Machine Gun Preacher: With Hope in His Sights
In one of the opening shots of Machine Gun Preacher, a member of warlord Joseph Kony’s Lord’s Resistance Army (LRA) kneels a mother down before her child. He hands the child a club and screams something at him in his native language. The child, terrified, flinches every time the soldier screams at him, and keeps glancing at his mother who, with a quivering lip, nods at her child, eyes brimming with tears. The child looks back at the soldier, who lifts a gun to the child’s head and barks at him again. The child slowly lifts the club over his head, and looks for one last time into the eyes of his mother. He winds up and brings the club down with all his might. The screen goes black.
Later in the movie, viewers learn this child was ordered by the LRA soldier to either kill his mother or be killed along with his brother. I knew immediately that the child in that opening sequence faced a decision that’s unfathomable to me and my comfortable reality, where even my biggest “problem” smacks of privilege: I’m out of college and unemployed.
Machine Gun Preacher is the biopic of the real-life Sam Childers, a former drug addict/violent biker gang member who, after being brought to church by his wife, experiences a religious conversion and turns his life around. Moviegoers see Childers, played by Gerard Butler of “300” fame, being inspired to visit Africa to see some of the work his church is doing in Sudan. There he witnesses firsthand the horrific plight of the Sudanese children at the hand of the LRA, and that inspires him to action: Childers builds an orphanage in Sudan that will eventually house more than 300 children.
You should go see the movie. I’d recommend it because it stirred something inside of me. Before I went, my editor gave me an indirect heads-up of what about this film caught her attention: seeing “machine gun” and “preacher” together. And I thought I’d caught her drift: In the Christian message of peace and love, there’s no room for violence. And then I watched the movie, and realized that I’d better watch closely, because there was no way I could respond to something like Machine Gun Preacher with a black and white statement.
What makes for peace in a culture of violence?
Footage of the real-life Sam Childers posing a question rolled during the credits: If these were our kids, our siblings, our loved ones, he asked, “Does it matter how I bring them home?” Does it matter if he quite literally saves them with or without a machine gun? And I knew right then that I could wax poetic about pacifism all I wanted, but when it came down to it, if my loved ones were on the line, I’d buy the weapons for Childers myself. I’ll probably never be in that situation, though, and that’s because peace, safety, and security are all too often first-world commodities. It’s easy for me to preach peace when I can lock my doors at night, when the police force in San Diego isn’t irreparably marred by corruption, when my neighborhood isn’t raided by people whose brutal mentality doesn’t stop them from making a boy choose between his own life and his mother’s.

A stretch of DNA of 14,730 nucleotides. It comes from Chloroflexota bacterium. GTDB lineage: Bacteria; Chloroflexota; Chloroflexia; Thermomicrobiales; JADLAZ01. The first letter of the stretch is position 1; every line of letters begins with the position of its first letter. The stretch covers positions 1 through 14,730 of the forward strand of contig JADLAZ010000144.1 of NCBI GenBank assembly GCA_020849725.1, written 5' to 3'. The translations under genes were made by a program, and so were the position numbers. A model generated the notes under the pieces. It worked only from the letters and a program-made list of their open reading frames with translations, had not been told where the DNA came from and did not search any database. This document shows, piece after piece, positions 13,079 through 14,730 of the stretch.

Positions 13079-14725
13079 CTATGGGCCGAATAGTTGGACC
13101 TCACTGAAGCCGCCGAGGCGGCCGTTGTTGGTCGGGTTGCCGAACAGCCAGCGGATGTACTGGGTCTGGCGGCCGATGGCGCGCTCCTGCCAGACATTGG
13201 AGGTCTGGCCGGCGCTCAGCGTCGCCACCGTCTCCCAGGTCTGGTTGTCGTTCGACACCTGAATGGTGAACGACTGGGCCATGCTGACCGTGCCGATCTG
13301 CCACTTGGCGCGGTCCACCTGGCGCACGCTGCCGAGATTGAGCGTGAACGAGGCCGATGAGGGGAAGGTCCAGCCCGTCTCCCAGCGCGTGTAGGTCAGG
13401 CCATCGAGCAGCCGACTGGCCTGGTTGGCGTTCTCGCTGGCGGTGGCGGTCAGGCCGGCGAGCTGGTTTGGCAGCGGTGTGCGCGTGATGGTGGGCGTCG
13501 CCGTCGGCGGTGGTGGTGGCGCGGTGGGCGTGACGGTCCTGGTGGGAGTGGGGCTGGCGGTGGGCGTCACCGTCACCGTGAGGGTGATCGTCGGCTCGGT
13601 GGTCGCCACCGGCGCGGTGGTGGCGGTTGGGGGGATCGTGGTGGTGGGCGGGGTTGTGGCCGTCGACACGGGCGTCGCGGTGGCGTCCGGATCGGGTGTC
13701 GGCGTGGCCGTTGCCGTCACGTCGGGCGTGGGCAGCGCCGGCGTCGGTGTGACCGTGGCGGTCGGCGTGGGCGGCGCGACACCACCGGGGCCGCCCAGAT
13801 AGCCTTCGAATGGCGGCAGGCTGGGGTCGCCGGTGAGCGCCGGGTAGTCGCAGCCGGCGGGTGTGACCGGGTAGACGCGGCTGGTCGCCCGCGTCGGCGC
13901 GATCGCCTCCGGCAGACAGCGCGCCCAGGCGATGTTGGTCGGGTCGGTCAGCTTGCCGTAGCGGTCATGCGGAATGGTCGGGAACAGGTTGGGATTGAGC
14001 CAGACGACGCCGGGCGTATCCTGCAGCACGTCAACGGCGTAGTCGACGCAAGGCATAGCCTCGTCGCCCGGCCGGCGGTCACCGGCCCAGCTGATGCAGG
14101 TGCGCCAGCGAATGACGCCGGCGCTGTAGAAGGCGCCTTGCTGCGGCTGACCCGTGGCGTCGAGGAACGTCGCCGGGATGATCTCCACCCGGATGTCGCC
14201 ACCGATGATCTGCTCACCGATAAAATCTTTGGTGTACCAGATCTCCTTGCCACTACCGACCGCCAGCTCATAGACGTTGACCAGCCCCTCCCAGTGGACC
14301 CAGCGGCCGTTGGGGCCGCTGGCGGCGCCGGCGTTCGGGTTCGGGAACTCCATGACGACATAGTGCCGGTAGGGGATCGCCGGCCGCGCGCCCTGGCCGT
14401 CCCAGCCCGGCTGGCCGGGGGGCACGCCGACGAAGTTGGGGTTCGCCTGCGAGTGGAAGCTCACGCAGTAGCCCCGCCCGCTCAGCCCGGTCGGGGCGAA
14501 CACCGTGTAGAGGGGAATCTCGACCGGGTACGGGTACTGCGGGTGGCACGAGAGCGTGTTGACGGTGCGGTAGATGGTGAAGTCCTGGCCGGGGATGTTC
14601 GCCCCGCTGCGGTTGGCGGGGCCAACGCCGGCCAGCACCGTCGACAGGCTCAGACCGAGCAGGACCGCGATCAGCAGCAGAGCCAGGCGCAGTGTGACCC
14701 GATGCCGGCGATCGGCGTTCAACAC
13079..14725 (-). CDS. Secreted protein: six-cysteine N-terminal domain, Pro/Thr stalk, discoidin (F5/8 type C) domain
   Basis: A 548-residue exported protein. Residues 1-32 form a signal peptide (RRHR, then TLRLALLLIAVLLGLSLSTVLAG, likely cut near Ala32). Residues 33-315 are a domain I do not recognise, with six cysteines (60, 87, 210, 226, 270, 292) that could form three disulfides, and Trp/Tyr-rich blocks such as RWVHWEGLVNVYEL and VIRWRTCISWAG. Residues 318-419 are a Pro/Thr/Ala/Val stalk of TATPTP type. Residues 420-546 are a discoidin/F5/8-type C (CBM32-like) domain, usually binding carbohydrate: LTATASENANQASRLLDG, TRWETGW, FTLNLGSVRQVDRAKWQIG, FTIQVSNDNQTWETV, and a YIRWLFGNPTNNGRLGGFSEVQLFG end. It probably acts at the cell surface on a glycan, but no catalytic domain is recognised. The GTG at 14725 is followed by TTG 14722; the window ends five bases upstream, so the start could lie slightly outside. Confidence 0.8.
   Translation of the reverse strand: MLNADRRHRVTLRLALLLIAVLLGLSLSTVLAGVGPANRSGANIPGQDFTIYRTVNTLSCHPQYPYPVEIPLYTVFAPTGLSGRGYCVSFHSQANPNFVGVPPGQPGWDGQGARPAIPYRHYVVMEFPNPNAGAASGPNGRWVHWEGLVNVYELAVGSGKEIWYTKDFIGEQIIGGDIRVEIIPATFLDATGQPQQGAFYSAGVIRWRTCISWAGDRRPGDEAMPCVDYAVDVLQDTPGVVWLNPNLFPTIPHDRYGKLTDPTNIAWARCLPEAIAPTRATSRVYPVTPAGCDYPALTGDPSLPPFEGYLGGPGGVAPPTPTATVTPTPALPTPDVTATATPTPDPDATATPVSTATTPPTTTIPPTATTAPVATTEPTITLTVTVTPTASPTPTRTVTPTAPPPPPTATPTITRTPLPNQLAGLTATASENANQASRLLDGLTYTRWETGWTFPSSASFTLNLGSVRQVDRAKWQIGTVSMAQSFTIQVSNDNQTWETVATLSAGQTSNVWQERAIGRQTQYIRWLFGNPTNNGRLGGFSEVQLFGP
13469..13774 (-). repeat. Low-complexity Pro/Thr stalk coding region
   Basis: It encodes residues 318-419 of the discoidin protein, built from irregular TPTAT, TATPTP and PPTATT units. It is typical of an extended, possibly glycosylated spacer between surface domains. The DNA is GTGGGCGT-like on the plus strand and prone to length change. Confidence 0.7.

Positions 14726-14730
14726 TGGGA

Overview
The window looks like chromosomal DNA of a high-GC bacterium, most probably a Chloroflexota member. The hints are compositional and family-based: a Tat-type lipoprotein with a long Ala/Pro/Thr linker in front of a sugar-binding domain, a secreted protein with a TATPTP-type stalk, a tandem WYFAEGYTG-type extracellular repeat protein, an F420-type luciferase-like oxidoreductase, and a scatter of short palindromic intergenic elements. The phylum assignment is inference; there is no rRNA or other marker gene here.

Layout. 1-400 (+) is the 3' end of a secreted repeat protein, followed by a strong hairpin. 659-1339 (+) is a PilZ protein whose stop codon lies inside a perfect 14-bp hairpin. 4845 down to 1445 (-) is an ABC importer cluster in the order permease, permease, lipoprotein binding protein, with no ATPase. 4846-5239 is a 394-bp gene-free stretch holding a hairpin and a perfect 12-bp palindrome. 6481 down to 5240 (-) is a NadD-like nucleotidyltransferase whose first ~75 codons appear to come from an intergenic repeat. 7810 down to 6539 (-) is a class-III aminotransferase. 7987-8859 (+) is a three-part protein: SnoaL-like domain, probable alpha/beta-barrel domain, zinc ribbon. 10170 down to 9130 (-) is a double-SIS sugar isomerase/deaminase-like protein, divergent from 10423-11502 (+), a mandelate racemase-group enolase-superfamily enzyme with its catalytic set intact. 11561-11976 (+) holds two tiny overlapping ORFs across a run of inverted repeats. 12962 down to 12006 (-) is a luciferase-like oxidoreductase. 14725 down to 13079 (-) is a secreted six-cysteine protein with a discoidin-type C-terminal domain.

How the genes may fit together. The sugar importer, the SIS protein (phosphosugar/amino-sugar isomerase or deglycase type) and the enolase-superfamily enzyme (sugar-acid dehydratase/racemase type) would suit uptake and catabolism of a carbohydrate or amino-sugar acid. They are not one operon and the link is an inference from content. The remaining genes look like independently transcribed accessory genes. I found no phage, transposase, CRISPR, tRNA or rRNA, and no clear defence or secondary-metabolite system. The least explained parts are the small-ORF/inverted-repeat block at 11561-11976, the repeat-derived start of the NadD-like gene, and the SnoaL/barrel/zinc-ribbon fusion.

So where does peace come in, then? It’s not my place to tell Childers that he shouldn’t fire back when the children in his care are being fired upon — it’s not constructive to be preachy when these children are born into a culture of violence. Consider the fact that the real-life Childers said in an interview that this movie isn’t “amped up too much,” and that the movie’s screenwriter, Jason Keller, said in the same interview that had Machine Gun Preacher portrayed the reality as it truly is, it would “frankly be an X-rating.”
Living in Sudan and facing the horrors perpetrated by the LRA, Childers figures it’s OK to go to any lengths necessary to defend the kids in his care. After what he’s seen — like a woman whose lips were cut off by LRA rebels for talking back — that’s understandable. And it’s even understandable that in the movie, Childers reaches a breaking point when a little girl, injured by an LRA firefight, dies on a makeshift operating table, asking Childers, “What did I do wrong?” That the Machine Gun Preacher storms out immediately afterward, looking for LRA blood — and finding it — is only human. But the violence that’s fueled only by rage and not protective instinct no longer sits in a grey area. That’s what we must rise above.
The movie portrays Childers as a man driven to go far beyond mere good intentions. But that takes its toll. The movie does a masterful job of conveying the hard reality of giving: One person can only do so much. And when that takes precedence over one’s self, over one’s family, over one’s loved ones, that giving has become less a function of generosity and more a product of a machine-like mentality to fulfill an obligation. Service is to give of oneself, and to be able to do that, a person can’t be consumed by serving. As one child tells Childers at a crucial point of the movie: “We must not let them take our hearts.” That is, we must have our heart planted firmly in what gives us life — whether that’s God, family, friendship, passion, or some combination of those — before we make it vulnerable to the world.
That’s what I took from Machine Gun Preacher. Sam Childers’ heart is planted firmly in bringing hope to Sudan — and other parts of Africa, too — and if that’s true and if that’s what compels him to fire back when his kids’ lives are on the line, I can’t argue. Because I know that, if that were my reality, and if I were brave enough, I’d do the same.